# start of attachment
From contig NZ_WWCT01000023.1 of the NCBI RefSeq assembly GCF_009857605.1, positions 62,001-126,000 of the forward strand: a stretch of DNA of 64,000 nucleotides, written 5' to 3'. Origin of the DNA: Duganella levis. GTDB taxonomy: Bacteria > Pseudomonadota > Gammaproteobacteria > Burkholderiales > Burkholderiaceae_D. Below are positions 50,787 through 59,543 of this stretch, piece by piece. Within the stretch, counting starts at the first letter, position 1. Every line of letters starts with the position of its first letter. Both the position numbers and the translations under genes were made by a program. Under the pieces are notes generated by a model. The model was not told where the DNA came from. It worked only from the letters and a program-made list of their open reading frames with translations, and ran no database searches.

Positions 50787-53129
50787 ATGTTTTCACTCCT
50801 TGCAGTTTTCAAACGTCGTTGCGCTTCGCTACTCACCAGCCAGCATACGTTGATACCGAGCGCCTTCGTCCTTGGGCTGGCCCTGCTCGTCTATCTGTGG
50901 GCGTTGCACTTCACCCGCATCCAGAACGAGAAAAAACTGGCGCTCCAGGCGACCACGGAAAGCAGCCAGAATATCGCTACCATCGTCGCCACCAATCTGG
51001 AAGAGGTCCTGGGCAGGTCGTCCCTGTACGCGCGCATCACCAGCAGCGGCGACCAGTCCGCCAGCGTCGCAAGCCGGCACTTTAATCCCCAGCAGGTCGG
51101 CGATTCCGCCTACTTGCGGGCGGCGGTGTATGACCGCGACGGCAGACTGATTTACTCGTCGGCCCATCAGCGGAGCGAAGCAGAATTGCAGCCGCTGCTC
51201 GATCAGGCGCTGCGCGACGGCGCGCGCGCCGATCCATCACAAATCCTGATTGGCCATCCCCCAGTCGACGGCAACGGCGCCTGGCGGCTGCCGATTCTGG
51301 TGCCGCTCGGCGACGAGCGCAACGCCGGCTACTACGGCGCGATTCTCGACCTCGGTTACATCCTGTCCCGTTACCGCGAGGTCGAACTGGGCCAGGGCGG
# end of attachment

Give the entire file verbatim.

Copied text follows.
From contig NZ_WWCT01000023.1 of the NCBI RefSeq assembly GCF_009857605.1, positions 62,001-126,000 of the forward strand: a stretch of DNA of 64,000 nucleotides, written 5' to 3'. Origin of the DNA: Duganella levis. GTDB taxonomy: Bacteria > Pseudomonadota > Gammaproteobacteria > Burkholderiales > Burkholderiaceae_D. Below are positions 50,787 through 59,543 of this stretch, piece by piece. Within the stretch, counting starts at the first letter, position 1. Every line of letters starts with the position of its first letter. Both the position numbers and the translations under genes were made by a program. Under the pieces are notes generated by a model. The model was not told where the DNA came from. It worked only from the letters and a program-made list of their open reading frames with translations, and ran no database searches.

Positions 50787-53129
50787 ATGTTTTCACTCCT
50801 TGCAGTTTTCAAACGTCGTTGCGCTTCGCTACTCACCAGCCAGCATACGTTGATACCGAGCGCCTTCGTCCTTGGGCTGGCCCTGCTCGTCTATCTGTGG
50901 GCGTTGCACTTCACCCGCATCCAGAACGAGAAAAAACTGGCGCTCCAGGCGACCACGGAAAGCAGCCAGAATATCGCTACCATCGTCGCCACCAATCTGG
51001 AAGAGGTCCTGGGCAGGTCGTCCCTGTACGCGCGCATCACCAGCAGCGGCGACCAGTCCGCCAGCGTCGCAAGCCGGCACTTTAATCCCCAGCAGGTCGG
51101 CGATTCCGCCTACTTGCGGGCGGCGGTGTATGACCGCGACGGCAGACTGATTTACTCGTCGGCCCATCAGCGGAGCGAAGCAGAATTGCAGCCGCTGCTC
51201 GATCAGGCGCTGCGCGACGGCGCGCGCGCCGATCCATCACAAATCCTGATTGGCCATCCCCCAGTCGACGGCAACGGCGCCTGGCGGCTGCCGATTCTGG
51301 TGCCGCTCGGCGACGAGCGCAACGCCGGCTACTACGGCGCGATTCTCGACCTCGGTTACATCCTGTCCCGTTACCGCGAGGTCGAACTGGGCCAGGGCGG